Yet this is surely what we need now more than ever – female protagonists who are blunt and sassy; snarky but strong. Characters who are not necessarily likeable or even admirable, but entirely themselves without any inhibitions. And that means rescuing overlooked historical women and giving them a voice.
To me, it’s very clear that the women’s prize seeks to give a voice not just to those who need a platform, but to everyone with a story. From the small to the bizarre, no narrative is less important than another.
It wasn’t so long ago that science fiction was considered a niche interest, reduced to reading comic books and dressing up for fan conventions – but fascination for science fiction has been around since long before it was defined so.
With origins in Ancient Greek mythology, Persian folklore and medieval literature, it wasn’t until 1926 that the term actually appeared.
Now Star Wars, Avatar, Jurassic World and Avengers are some of the highest grossing films of all time; after Trump’s inauguration, sales of Orwell’s Nineteen Eighty-Four went through the roof; and any British actor worth their salt has appeared in at least one episode of Doctor Who.
From literary darling to polarizing activist: Arundhati Roy returns to fiction after 20 years of rabble rousing (Now)
In 2010, Delhi police threatened Roy with charges of sedition after she wondered whether “the disputed territory of Kashmir was not an integral part of India.”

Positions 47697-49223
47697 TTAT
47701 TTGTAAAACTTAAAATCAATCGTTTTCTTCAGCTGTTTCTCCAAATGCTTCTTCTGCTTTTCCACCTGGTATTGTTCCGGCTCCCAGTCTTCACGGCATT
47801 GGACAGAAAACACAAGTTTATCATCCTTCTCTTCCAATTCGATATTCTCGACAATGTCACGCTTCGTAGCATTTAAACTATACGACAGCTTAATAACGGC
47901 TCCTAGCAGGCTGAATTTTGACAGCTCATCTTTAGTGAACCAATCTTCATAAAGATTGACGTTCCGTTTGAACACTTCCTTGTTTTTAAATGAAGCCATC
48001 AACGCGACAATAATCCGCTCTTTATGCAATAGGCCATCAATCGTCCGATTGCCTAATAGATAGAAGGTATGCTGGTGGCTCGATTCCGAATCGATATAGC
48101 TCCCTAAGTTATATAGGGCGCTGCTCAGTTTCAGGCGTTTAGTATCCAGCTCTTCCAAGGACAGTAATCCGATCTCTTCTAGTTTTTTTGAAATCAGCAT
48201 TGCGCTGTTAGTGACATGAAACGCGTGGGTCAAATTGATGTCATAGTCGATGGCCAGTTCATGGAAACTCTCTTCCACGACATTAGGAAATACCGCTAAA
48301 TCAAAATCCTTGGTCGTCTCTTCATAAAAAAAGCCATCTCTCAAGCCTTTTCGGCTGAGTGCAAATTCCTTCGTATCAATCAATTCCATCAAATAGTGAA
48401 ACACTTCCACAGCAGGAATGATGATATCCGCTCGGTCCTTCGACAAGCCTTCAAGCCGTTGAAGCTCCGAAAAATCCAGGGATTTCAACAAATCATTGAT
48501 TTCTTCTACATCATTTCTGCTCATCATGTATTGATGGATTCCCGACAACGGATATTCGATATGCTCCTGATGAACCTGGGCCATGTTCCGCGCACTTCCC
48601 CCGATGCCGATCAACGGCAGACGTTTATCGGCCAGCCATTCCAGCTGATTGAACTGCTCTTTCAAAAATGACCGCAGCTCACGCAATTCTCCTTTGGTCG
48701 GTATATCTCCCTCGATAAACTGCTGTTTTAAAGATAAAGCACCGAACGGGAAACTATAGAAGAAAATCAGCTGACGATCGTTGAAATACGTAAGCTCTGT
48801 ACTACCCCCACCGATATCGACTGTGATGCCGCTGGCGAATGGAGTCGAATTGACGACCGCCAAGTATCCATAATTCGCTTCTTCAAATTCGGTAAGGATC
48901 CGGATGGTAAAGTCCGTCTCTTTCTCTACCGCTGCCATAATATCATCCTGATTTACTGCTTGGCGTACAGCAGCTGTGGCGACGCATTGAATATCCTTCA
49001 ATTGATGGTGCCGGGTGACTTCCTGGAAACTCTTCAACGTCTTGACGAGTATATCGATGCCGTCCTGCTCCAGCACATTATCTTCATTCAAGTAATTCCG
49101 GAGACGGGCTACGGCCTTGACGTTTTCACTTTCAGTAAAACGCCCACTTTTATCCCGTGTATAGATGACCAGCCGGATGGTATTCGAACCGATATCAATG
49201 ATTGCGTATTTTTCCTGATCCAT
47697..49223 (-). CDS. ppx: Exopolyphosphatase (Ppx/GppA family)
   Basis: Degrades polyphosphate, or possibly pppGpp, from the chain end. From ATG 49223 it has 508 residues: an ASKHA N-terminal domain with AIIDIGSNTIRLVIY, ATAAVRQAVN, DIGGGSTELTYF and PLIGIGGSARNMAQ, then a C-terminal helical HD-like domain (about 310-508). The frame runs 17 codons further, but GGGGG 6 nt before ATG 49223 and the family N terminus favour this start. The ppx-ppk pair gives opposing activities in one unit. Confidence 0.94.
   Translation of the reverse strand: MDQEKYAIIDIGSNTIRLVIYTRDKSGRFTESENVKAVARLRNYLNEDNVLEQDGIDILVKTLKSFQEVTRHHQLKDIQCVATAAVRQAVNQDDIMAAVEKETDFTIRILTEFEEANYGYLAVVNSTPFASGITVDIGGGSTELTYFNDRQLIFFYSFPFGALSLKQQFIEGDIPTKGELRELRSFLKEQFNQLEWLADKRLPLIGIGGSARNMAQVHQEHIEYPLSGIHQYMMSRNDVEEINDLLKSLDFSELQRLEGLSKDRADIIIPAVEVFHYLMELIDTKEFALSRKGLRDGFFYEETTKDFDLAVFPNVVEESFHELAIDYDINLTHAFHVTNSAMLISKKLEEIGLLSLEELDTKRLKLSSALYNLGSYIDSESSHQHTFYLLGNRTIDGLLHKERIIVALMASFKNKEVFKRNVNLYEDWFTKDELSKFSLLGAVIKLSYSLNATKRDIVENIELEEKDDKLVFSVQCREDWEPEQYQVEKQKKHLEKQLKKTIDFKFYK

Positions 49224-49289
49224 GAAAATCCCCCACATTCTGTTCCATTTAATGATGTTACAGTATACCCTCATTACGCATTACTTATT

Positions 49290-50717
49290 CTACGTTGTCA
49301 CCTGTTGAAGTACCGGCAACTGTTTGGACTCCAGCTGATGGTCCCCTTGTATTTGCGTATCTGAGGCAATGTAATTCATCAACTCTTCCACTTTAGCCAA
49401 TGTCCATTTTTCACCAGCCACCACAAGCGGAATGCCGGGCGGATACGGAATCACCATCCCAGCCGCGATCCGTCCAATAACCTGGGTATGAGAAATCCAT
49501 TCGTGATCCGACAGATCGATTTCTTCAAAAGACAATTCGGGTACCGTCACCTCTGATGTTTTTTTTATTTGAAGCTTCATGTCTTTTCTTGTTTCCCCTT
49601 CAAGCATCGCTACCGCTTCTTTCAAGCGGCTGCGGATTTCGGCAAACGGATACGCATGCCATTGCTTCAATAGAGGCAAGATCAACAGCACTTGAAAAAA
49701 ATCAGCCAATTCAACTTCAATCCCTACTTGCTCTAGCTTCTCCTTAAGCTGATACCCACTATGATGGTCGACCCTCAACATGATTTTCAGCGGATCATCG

For South Asian leftists and feminists like Gogia, such statements have made Roy an inspirational figure.
“She has an incredibly powerful voice,” says Gogia, noting that Roy’s 2003 speech at the World Social Forum in Brazil alongside Noam Chomsky launched her profile on the left.
“As a writer and activist in India, she was talking about things that were being overlooked in all the conversations around its economic rise and how wonderful it all was, things that weren’t so wonderful. The rise of the middle class – whose backs was that on?”
Too many LGBTQ writers, according to Greenwell, were told to avoid writing explicitly about gay themes, or otherwise they’d be “ghettoized.”
“This is a metaphor we really have to stop using,” Greenwell said. “It’s a disgusting metaphor, so ignorant of the centrality of queer literature in the western tradition. If there’s a gay ghetto, then that’s where Proust is and James is. Thomas Mann and Alan Hollinghurst, Virginia Woolf and Jeanette Winterson are all there. Darryl Pinckney is hanging out there, and there’s where you want to be, with James Baldwin and those kind of people.”
In science fiction, the future is feminist (The Guardian)
For generations women writers have been creating stories about what the future might look like, from dark and ominous dystopias to weird deep-space epics and surrealist explorations of sex and social power.
A great many of our finest male science fiction writers had endless capacity to dream up seditious space battles and strange technology, but limited imagination when it came to societies that didn’t have white, straight guys on top.
In recent years women, queer people and people of colour have horrified the hoary old guard by sweeping the major science fiction prizes.